Last minute geek

last minute tech news from around the net

Tuesday, Feb 20th

Last update01:00:00 AM

You are here: English CircleID

CircleID

US Congress Considering Legislation to Authorize Faster Access to International Electronic Data

A legislation called, Clarifying Lawful Overseas Use of Data Act, or Cloud Act, was introduced on Monday by Congress aimed at creating a clearer framework for law enforcement to access data stored in cloud computing systems. Ali Breland reporting in The Hill: "[The] bill is aimed at making it easier for U.S. officials to create bilateral data sharing agreements that allow them to access data stored overseas and also for foreign law enforcement to access data stored on U.S. firms' servers. ... Federal law currently doesn't specify whether the government can demand that U.S. companies give it data they have stored abroad. The CLOUD Act would amend this, likely impacting Microsoft's pending Supreme Court case over data it has stored in Ireland."

Follow CircleID on Twitter

More under: Cloud Computing, Data Center, Law


Read all

U.S. Lawmakers Moving to Consider New Rules Imposing Stricter Federal Oversight on Cryptocurrencies

Reuters reports today that several top lawmakers have revealed a "bipartisan momentum is growing in the Senate and House of Representatives for action to address the risks posed by virtual currencies to investors and the financial system." David Morgan
reports: "Even free-market Republican conservatives, normally wary of government red tape, said regulation could be needed if cryptocurrencies threaten the U.S. economy. ... Much of the concern on Capitol Hill is focused on speculative trading and investing in cryptocurrencies, leading some lawmakers to push for digital assets to be regulated as securities and subject to the SEC’s investor protection rules."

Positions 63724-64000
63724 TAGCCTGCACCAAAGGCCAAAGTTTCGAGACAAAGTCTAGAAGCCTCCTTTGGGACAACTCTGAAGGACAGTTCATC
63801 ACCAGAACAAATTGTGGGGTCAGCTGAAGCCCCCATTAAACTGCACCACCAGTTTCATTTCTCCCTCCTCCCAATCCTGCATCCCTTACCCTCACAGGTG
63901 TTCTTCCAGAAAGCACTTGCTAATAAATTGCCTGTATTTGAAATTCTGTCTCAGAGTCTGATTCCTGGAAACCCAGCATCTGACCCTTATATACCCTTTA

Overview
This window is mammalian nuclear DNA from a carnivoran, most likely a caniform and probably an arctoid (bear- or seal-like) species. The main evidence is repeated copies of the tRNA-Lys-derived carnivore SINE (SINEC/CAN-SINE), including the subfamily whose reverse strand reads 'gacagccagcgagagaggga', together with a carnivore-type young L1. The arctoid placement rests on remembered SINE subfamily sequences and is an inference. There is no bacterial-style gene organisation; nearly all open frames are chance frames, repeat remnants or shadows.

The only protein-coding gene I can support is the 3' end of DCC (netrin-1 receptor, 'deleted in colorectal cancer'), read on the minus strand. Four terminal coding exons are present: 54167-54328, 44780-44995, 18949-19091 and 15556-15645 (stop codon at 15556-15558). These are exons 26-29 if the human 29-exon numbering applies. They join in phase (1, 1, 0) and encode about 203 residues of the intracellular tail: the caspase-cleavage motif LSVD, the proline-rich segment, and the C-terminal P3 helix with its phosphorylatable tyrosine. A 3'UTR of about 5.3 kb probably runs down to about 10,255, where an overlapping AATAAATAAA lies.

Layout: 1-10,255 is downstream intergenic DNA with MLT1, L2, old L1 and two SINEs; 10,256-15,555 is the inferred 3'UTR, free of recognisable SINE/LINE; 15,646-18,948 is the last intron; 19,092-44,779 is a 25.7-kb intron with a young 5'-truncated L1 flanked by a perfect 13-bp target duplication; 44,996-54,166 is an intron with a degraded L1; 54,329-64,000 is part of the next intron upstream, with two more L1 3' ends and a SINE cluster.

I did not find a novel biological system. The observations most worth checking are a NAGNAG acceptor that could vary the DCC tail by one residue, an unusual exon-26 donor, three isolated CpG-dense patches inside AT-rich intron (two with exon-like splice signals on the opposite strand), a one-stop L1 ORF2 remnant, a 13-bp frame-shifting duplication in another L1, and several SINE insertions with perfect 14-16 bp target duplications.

Follow CircleID on Twitter

More under: Blockchain, Law, Policy & Regulation


Read all

SpaceX Launching Two Experimental Internet Satellites This Weekend

On Saturday, SpaceX will be launching two experimental mini-satellites that will pave the path for the first batch of what is planned to be a 4,000-satellite constellation providing low-cost internet around the earth. George Dvorsky reporting in Gizmodo: "Announced back in 2015, Starlink is designed to be a massive, space-based telecommunications network consisting of thousands of interlinked satellites and several geographically dispersed ground stations. ... The plan is to have a global internet service in place by the mid-2020s, and get a leg-up on potential competitors. ... Two prototypes, named Microsat 2a and 2b, are now packed and ready for launch atop a Falcon-9 v1.2 rocket."

Follow CircleID on Twitter

More under: Access Providers, Broadband, Wireless


Read all

A Brooklyn Bitcoin Mining Operation is Causing Interference to T-Mobile's Broadband Network